As a white, Jewish woman who has lived on Coast Salish territory my entire life, it feels rare and significant to be in a room led by matriarchal voices. Technical audio creation and design continues to be heavily dominated by men, and The Seventh Fire continues to be a space wherein marginalized voices have the floor.
Mishelle Cuttler is a composer and sound designer living and working on unceded Coast Salish territory. Her work is centred around the integration of sound, music, and storytelling. With a foundation in scoring and sound design for live theatre, Mishelle works across various platforms with a particular focus on cross-disciplinary collaboration. In the past season she has worked with companies such as Bard on the Beach, Neworld, Citadel Theatre, Arts Club Theatre, and rice & beans theatre. She has an MFA in Musical Theatre Composition from NYU’s Tisch School of the Arts, and a BFA in Acting from UBC.
I am a British-born Canadian, raised on the unceded land of the Coast Salish people. As a theatre creator and producer with Delinquent Theatre I am interested and committed to developing ways of working that challenge the traditional models that have been the default of western theatre for so long. I first became interested in this idea of new ways of creating while completing my masters in directing at the Bristol Old Vic Theatre School, and when I first met Lisa and heard her vision for The Seventh Fire I knew that this project demanded we embrace a non-hierarchical structure. I am passionate about creating and facilitating a space where Lisa can tell this story on her terms. As a non-Indigenous participant in the room I am aware that while my ears can be useful they are not always the most important, and that’s okay.
Laura McLean is a Jessie Award winning director and producer. She’s directed with Pacific Theatre, Rumble Theatre, Arts Club Theatre, Bard on the Beach, United Players, Birmingham Repertory, and the Bristol Old Vic. Laura is the co-founder and co-Artistic Producer of Delinquent Theatre. Previous credits with Delinquent Theatre include: Never the Last, STATIONARY: a recession era musical, & Our Time. She has her BFA in Theatre from UBC and her Masters in Directing from the Bristol Old Vic Theatre School.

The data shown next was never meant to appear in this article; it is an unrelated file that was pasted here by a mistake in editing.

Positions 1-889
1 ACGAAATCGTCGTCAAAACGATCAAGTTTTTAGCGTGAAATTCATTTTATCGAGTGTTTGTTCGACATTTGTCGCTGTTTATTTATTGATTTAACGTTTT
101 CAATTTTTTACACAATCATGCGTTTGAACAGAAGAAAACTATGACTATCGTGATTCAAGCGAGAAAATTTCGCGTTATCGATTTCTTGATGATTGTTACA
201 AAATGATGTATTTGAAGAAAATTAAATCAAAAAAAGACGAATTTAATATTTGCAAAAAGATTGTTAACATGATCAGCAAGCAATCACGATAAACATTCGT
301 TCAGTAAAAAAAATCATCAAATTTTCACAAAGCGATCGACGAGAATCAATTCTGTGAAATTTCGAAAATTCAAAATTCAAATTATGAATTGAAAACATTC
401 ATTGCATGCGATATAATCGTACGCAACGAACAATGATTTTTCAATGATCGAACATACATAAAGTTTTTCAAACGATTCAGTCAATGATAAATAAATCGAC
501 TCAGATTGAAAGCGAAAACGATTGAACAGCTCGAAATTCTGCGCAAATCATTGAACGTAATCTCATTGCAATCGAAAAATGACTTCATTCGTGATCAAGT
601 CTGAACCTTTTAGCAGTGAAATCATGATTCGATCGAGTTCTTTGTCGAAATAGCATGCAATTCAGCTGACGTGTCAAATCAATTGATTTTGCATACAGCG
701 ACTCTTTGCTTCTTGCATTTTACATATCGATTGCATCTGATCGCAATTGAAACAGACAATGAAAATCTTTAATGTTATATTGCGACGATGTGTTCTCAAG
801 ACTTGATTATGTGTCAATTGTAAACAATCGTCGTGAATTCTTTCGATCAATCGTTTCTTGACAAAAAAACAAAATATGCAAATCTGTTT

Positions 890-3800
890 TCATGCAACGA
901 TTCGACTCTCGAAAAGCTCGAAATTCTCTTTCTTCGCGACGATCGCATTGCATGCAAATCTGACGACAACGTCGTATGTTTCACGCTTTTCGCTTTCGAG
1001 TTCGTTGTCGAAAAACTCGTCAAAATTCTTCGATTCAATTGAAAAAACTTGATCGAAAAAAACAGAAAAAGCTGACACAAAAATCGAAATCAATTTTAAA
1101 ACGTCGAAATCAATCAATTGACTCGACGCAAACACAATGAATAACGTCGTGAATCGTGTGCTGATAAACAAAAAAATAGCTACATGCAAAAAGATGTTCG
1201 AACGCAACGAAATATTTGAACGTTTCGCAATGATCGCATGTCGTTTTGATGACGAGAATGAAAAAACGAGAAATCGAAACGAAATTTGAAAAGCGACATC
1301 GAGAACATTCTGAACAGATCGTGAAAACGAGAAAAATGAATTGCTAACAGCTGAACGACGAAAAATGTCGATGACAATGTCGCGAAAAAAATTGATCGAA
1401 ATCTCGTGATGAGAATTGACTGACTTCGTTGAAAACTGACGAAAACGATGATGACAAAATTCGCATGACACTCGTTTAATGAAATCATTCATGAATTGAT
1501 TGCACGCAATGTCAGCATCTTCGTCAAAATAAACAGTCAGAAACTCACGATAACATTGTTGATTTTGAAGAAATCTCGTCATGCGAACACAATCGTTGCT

Collaborating with Lisa on The Seventh Fire has been one of the most incredible artistic experiences of my life. Intercultural collaboration is not easy – it is often fraught, it is challenging and delicate, and our artistic field is littered with attempts at this work that ends in harm and hurt. Lisa’s incredible generosity and the work of years of building trust and camaraderie between us has created a space where we are equipped and empowered to support her work in a meaningful and profound way. Over the years, I’ve gotten to know Lisa and The Seventh Fire very well – my work as a collaborating dramaturg is to acquire and provide resources, to ask questions and support Lisa’s vision in living as clearly in the world as she wants it to (and for whom she wants it to), and to hold space for the powerful artists that are creating The Seventh Fire. As a white artist of mixed Mexican-American, Dutch and British heritage, this project asks me to step into the Grandmother Teachings of Humility and Courage – humility to step into an Indigenous space where I don’t hold the answers, and courage to collectively imagine a world in which this kind of sharing is both sacred and normalized.
Christine Quintana is a theatre artist living and working on the unceded lands of the Musqueam, Squamish, and Tsleil-Waututh people. Creation highlights include Clean/Espejos (with Spanish translation and adaptation by Paula Zelaya Cervantes, Neworld Theatre and South Coast Repertory), Never The Last (co-created with Molly MacKinnon), Selfie (commissioned by Théâtre la Seizième in French, and Young People’s Theatre in English); Good Things To Do (rEvolver Festival and FoldA), and upcoming commissions from the Arts Club Theatre Company and Belfry Theatre. She’s the winner of a Dora Award, Jessie Award, Tom Hendry Award, and Siminovitch Protegee Prize, and is a Governor General’s Award nominee. Christine is a proud co-founding member of the Canadian Latinx Theatre Artist Coalition. She holds a BFA in Acting from the University of British Columbia.
The Seventh Fire is dedicated to Eileen Deborah Cooke and to all mothers who carry us.
We gratefully acknowledge the support of the Canada Council for the Arts, the BC Arts Council, the City of Vancouver, and Neworld Theatre, and creative contributions from Quelemia Sparrow, Cheri Maracle, Tamara Podemski, Sophie Merasty, Erin T. Gruber, Renae Morriseau, and Kaitlyn Yott. Readings of The Seventh Fire took place at Weesaageechak (Native Earth Performing Arts), Advance Theatre Festival (Ruby Slippers Theatre) and Talking Stick (Full Circle First Nations Performance).
In memoriam and with gratitude to Sophie Merasty who shared her gifts and her heart with us in our workshop process. She is loved and missed.